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RE: [EFM]Event Time Stamp


As I noted in my original email, there seem to be a disagreement between
Clause 57 with

For example, explicitly states that the time stamp is 16-bit:

"Event Time Stamp. This two-octet field indicates the time reference when
the event was generated, in terms of 100ms intervals, encoded as a 16-bit
unsigned integer. When received from the remote DTE and if Clause 30 is
present, this maps to"

Then section (which defines aOamRemoteErrSymPeriodEvent) has
this text:

"A SEQUENCE of four instances of the type INTEGER... The first INTEGER
represents the Event Time Stamp field..."

I would appreciate it if you would explain this further. Also, could you
refer me to the right source for this INTEGER encoding with field width you

Thank you very much.

Yonghong Ren
Appian Communications.

-----Original Message-----
From: Kevin Daines []
Sent: Thursday, August 14, 2003 4:48 PM
To: Yonghong Ren; Matt Squire;
Subject: RE: [EFM]Event Time Stamp

The attributes found in 30.11 contain integers of various lengths, from
two-octets up to eight-octets. The referenced attributes found in define integers corresponding to fields defined in Clause
57. The integers are sized according to the field widths.

Kevin Daines
Editor, EFM OAM

-----Original Message-----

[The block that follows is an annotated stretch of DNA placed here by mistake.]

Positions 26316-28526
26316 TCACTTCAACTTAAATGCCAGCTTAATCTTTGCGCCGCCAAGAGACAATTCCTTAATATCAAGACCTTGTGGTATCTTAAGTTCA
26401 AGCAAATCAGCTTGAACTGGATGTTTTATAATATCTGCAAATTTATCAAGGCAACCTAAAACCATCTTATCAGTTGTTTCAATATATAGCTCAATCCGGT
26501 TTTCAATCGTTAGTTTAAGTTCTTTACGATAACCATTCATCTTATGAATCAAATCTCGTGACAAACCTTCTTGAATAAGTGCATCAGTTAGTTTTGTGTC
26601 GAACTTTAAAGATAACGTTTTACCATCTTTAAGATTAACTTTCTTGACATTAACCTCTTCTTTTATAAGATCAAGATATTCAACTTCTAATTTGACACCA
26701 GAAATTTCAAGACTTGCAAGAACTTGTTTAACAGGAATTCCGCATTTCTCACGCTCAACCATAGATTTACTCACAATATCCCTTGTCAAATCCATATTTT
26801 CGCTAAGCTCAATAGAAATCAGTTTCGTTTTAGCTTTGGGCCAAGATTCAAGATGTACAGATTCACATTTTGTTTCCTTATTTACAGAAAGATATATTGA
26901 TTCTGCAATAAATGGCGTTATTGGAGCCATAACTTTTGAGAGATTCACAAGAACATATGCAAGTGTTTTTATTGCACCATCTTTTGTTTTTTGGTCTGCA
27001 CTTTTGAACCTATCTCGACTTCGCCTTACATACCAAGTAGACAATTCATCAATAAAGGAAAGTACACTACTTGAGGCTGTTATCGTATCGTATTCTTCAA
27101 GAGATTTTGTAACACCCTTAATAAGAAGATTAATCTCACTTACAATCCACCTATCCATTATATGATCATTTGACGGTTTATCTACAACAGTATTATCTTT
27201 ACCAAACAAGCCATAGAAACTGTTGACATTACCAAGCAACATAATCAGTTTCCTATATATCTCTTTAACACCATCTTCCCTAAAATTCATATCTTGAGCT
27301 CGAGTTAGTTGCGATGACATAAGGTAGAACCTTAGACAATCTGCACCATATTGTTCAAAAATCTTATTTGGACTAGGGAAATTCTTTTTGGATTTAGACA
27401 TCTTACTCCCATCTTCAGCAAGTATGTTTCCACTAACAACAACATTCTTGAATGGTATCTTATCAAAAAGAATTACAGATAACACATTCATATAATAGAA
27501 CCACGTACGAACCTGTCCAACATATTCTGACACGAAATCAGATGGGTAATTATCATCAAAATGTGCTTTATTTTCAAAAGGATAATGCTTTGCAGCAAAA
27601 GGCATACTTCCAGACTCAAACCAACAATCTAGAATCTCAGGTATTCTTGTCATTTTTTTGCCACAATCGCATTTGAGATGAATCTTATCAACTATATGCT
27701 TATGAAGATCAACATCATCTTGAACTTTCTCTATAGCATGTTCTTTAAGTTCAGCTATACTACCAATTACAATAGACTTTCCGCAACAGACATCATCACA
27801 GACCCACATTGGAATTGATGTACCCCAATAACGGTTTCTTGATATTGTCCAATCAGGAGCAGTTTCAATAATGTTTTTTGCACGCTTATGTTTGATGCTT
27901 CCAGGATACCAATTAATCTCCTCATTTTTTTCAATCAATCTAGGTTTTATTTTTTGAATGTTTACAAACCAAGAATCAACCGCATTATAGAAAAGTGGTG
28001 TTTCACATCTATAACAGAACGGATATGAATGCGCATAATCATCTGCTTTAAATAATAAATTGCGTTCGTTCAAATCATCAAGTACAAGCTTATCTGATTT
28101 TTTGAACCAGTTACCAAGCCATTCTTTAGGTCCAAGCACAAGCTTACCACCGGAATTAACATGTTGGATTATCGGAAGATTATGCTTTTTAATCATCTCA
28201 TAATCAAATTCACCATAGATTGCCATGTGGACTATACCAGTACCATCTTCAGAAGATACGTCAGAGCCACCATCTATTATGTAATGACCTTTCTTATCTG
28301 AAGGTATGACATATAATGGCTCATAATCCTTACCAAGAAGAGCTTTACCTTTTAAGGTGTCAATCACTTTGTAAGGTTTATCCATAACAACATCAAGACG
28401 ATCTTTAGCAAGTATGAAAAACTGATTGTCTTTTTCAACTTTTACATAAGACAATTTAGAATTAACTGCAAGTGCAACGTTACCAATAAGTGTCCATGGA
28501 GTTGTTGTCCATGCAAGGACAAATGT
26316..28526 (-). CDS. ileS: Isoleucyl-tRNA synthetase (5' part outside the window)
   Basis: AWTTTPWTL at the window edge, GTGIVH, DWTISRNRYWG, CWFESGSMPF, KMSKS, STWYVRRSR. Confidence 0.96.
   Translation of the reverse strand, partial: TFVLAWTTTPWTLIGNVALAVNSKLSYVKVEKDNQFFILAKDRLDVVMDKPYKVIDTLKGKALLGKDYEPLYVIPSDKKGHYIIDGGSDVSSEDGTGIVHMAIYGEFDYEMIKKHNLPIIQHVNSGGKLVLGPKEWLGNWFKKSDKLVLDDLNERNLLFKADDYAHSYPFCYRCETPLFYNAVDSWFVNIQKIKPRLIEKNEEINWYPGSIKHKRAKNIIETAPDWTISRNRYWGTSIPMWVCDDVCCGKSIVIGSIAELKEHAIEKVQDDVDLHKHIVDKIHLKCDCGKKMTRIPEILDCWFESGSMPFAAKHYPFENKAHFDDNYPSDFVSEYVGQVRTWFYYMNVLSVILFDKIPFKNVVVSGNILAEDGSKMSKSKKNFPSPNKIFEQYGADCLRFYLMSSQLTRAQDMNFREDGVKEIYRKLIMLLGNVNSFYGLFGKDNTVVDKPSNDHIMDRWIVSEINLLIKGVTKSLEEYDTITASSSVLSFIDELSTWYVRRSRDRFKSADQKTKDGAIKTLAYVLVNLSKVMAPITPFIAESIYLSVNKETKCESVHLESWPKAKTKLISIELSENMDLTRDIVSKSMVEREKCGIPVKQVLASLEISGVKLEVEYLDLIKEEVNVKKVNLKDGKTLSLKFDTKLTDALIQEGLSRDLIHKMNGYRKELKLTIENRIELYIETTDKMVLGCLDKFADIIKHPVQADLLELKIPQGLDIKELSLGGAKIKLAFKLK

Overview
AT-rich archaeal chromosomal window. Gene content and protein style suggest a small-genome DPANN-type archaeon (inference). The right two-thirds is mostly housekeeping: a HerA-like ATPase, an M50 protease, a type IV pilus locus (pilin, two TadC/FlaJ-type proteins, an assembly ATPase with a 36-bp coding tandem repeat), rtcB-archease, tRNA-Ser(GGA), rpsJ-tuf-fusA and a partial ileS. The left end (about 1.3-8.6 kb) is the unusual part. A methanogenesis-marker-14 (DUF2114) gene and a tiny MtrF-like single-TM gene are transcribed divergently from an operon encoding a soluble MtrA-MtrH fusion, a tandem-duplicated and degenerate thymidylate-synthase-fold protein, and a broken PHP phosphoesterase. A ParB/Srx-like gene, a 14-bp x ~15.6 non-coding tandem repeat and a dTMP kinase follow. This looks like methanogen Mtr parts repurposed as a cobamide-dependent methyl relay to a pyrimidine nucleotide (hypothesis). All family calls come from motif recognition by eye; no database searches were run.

From: Yonghong Ren []
Sent: Wednesday, August 06, 2003 11:53 AM
To: 'Matt Squire'; Yonghong Ren;
Subject: RE: [EFM]Event Time Stamp

Thanks for the explanation!

So this time stamp gives the more or less precise timing of events that are
clumped together. If events are spaced more than 109 (65535/10/60) minutes
apart, they became meaningless. One would imagine this "micro" view needs to
be supplemented by the "macro" view of local time stamping as events are

Perhaps a few sentences to explain this in the standard would be useful?

Thanks again.

-- Yonghong Ren

-----Original Message-----
From: Matt Squire []
Sent: Tuesday, August 05, 2003 10:07 PM
To: Yonghong Ren;
Subject: Re: [EFM]Event Time Stamp

Here's my recollection of the justification of timestamping...

The timestamp is not intended to represent the time since system uptime.  At
least not for any piece of reliable equipment:)  It was added to provide
"relative" times between events for more accuracat reporting (e.g. if source
timestamps X & Y as happening 500 ms apart, thats probably more accurate
than the receiver getting them 650ms apart due to the delay caused by the
limited number of OAM frames).  The origin of the utility can be found in

- Matt

On Mon, 4 Aug 2003 16:38:59 -0400, Yonghong Ren <> wrote:

> The most recent draft (2D) defines the Event Time Stamp in Event TLV as
> 16-bit, in the unit of 100ms. If we assume this "time reference" to mean
> something like a system uptime, then it's simply not wide enough.
> Interestingly, the Event Time Stamp references section,
> where the time stamps seem to be defined as 32-bit integers. So, perhaps
> it's simply a typographical error?
> I would appreciate any clarification for me. Thanks.
> -- Yonghong Ren